Just don't accuse Ingenuity of being a souped-up version of some generic search engine. "If you're interested in just a gene, you can go to Medline and type in the name," he says. "What you really want to do is starting to pop up to a systems biology level." Put another way, a better goal is understanding and visualizing what regulates a set of genes of interest — then clicking on that set and reading what the literature has to say about a particular gene or protein, even if it was previously not on your radar screen.
"It's not about 'Let's pull data in from 12 different databases' and then allow you to search that," Mara explains. "It's being able to structure all this information so that the inter-relation between the findings becomes exciting. It's not gene X and gene Y. It's what gene X does to gene Y."
Even the best algorithms to mine the data won't find those insights if the scientific ore hasn't been processed first. "Structure, data modeling, and enforced consistency are absolutely critical in order to run algorithms across the content," Mara says.
Mara is well aware of the GO approach to ontologies but questions whether its structure is deep and rich enough for industrial mining in pharma. "The GO ontology or, more accurately, any controlled vocabulary, is probably the most well-known from a 'brand' standpoint, though it is insufficient for creating a systems biology solution from text-mining efforts," he says. GO "lacks the richness of both number of concepts and structure." Mara touts the Ingenuity Pathways Knowledge Base as "the ideal content that gets [users] critical mass for their algorithms to run across while they tune their natural language processing (NLP) engines."
To create its knowledge base, Ingenuity invested in both manual expert curation of scientific citations and traditional programmers. The company has built a quickly searchable Mount Everest of hundreds of thousands of articles, describing millions of individually modeled relationships between proteins, genes, tissues, drugs, and diseases. In some respects, it's becoming a service business — a Lexis-Nexis for drug companies.
"We can go out and do literature mining that is directed by our customers," Mara says. "They pay us to go out and do specific publications or articles or keywords or specific areas of cancer research. We take it beyond text mining and search. And because we structure it, you can now compute across it."
That capability was sufficiently alluring to persuade Affymetrix to invest $5 million in Ingenuity and co-market its arrays with Ingenuity's ability to extract insight from them. Mara admits that the ability to do systems biology seems risky to some tradition-bound customers. "It is systems biology," he says. "That scares people."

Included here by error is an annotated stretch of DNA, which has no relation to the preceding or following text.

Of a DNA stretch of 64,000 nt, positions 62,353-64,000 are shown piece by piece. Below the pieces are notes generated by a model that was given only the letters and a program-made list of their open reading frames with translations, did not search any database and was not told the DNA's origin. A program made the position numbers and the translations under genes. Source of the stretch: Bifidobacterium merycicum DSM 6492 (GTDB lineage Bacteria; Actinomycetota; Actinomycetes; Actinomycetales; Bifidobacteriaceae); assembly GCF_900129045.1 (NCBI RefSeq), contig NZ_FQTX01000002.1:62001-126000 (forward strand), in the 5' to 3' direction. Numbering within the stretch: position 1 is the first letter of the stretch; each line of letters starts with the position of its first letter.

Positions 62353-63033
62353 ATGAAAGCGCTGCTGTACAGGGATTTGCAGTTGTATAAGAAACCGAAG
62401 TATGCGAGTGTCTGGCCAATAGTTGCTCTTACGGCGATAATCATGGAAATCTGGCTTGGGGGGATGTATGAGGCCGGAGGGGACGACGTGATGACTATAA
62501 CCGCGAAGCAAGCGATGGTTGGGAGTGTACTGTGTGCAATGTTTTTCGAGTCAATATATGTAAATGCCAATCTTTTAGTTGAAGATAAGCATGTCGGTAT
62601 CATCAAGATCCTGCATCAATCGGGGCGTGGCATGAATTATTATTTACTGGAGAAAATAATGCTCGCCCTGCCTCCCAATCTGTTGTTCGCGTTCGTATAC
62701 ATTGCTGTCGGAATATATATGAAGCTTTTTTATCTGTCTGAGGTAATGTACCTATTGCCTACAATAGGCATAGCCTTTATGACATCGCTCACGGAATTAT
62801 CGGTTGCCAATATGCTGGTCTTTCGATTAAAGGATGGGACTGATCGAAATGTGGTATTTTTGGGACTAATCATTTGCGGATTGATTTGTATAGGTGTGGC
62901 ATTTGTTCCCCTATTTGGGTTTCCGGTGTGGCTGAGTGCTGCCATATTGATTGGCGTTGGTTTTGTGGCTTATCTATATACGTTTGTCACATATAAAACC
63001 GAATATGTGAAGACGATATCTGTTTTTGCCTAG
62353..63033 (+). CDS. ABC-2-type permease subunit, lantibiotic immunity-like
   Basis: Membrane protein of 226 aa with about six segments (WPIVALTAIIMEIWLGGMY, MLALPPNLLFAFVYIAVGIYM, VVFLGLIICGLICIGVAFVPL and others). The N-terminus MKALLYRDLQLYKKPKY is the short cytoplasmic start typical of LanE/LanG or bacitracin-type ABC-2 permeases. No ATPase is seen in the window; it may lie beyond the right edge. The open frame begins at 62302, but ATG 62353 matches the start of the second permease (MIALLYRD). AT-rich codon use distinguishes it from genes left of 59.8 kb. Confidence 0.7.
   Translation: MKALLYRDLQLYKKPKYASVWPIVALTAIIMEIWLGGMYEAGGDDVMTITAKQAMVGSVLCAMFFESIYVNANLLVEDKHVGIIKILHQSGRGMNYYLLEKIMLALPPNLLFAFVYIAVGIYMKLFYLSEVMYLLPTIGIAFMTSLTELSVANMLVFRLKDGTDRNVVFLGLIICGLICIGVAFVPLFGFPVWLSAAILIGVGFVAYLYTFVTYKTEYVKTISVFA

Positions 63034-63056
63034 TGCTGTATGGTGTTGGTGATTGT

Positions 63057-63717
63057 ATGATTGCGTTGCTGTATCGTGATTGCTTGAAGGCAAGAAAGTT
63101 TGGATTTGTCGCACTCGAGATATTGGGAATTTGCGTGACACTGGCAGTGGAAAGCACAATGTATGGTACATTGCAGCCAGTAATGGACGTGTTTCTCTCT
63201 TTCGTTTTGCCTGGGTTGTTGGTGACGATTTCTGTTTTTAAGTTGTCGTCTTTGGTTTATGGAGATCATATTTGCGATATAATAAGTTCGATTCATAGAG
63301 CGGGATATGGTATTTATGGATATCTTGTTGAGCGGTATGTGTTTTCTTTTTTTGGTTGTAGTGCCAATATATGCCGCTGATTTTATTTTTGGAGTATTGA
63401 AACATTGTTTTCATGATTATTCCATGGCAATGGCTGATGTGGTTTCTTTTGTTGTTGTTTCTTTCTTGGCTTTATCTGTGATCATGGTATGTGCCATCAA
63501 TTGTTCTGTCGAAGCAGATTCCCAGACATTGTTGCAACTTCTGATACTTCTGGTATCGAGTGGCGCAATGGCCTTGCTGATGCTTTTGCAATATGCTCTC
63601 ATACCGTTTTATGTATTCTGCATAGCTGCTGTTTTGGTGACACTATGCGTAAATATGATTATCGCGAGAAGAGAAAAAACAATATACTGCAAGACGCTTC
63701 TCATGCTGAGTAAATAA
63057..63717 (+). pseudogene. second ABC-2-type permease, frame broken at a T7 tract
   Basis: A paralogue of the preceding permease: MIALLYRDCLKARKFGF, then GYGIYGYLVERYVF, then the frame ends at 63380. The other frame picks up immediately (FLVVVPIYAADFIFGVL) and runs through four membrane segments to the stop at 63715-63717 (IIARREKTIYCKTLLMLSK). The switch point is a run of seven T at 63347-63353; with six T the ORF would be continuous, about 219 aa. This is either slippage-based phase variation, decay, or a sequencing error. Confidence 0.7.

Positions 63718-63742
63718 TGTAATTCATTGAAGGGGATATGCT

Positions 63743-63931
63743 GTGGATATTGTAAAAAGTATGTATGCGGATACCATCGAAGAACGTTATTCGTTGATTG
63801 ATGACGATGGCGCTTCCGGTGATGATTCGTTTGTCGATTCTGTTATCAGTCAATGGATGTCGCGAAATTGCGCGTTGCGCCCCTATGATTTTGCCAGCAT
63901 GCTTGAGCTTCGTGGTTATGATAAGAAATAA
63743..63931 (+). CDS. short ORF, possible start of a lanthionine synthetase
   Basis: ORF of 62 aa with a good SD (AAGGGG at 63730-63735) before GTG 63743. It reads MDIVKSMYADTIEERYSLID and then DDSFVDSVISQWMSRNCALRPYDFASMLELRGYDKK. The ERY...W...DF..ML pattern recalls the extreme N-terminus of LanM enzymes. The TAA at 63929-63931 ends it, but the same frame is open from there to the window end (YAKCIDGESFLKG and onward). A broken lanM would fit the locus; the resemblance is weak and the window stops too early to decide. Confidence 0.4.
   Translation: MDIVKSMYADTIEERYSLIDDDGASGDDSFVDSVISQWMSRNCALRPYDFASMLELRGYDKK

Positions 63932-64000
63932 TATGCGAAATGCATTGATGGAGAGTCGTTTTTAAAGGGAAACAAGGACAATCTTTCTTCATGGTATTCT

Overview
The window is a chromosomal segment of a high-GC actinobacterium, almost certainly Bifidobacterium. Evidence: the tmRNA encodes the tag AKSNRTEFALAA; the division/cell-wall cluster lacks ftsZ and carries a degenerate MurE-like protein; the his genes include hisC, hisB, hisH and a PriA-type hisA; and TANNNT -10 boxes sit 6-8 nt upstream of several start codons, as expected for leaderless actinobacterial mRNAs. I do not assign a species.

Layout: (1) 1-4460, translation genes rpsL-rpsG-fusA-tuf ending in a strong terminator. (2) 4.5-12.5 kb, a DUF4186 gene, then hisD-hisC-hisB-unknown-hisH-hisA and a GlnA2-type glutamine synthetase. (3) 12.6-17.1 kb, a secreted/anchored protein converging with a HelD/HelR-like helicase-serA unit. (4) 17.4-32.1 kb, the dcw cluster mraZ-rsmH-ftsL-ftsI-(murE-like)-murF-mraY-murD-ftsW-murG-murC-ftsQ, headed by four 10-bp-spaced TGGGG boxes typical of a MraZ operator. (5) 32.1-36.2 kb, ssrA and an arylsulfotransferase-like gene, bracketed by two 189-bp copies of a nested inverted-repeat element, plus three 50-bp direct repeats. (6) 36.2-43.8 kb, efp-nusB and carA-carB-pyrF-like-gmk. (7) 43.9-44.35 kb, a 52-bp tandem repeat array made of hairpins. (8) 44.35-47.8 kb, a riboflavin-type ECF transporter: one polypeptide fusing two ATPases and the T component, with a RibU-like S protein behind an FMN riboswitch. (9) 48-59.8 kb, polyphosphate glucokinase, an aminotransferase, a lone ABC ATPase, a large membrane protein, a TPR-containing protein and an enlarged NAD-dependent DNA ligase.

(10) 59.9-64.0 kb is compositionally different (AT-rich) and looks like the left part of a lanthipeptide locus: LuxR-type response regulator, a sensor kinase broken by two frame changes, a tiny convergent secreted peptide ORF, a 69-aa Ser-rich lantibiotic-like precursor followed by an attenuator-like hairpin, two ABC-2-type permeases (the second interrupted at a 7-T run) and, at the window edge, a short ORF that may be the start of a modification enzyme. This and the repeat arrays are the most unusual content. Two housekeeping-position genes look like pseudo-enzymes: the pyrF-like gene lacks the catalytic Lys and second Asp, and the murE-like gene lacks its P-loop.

The approach at Recommind is as brute-force as Ingenuity's is nuanced. Recommind's algorithms can rapidly categorize any mass of documents. Customers are coming because of growing frustration with the searching process. There is no manual curation by experts in biochemistry. "It's fully automatic," says chief technology officer Jan Puzicha. "There is no manual intervention involved. [Our system] can automatically detect concepts from text. It does so by analyzing a large number of documents."
| "It's fully automatic. There is no manual intervention involved. [Our system] can automatically detect concepts from text. It does so by analyzing a large number of documents."
Jan Puzicha, Recommind
He says a typical project might have the algorithms digest multiple document repositories in a company — perhaps Lotus Notes, Documentum, separate file systems, Oracle databases, internal Web sites, or some combination of all of the above. The company says it can handle hundreds of millions of documents. Its algorithms can differentiate between ambiguous terms: Is "ER" an estrogen receptor, or an emergency room? Does "Alzheimer's" have an apostrophe or not? His software also efficiently sorts out that some concepts may have multiple names.
Recommind does not yet have any pharma customers, but was asked to help Medline Plus improve its search engine. Lay hypochondriacs typing in online searches for "yoga, underage drinking" or "thrombophilia, Sjogren, germline" were coming up with no hits.
Recommind's algorithms were able to "save" more than half of such failed searches. (An independent expert reviewed the results before and after Recommind's tools were added to the site.) Before Recommind got involved, 40 percent of queries produced no results. The company was able to improve the percentage of searches returning "relevant" results from 68 percent (with the old Web site) to 96 percent (with Recommind's MindServer technology).
"By analyzing the corpus, we understand the multiple meanings and deliver different results lists or resolve that ambiguity — tell the user that this is ambiguous," Puzicha says. "Now people can find content even if the documents themselves don't contain the keywords." In a sense, Recommind has coded a Zen koan: a program that can find and retrieve information that was never specifically requested.
As nearly magical as all current and next-generation text-mining capabilities may seem, they are being applied to only a fraction of the most tantalizing text: the abstract. The full, unabridged text of scientific articles is almost always locked away from the clutching paws of software. Generating those abstracts is, by definition, an art. That means that far more unexplained connections could emerge from text-mining the entire mountain of life science data, not just the summit.
Fortunately, even that is changing, thanks to new online reservoirs of insight such as the Public Library of Science and BioMed Central, where Matthew Cockerill is doing text mining with new software built into Oracle databases. Says Cockerill: "The full text articles are locked in prisons in publishers' Web sites. We make our whole corpus of data available. People can download it and work with it whenever they want."
ILLUSTRATION BY MICHAEL MORGENSTERN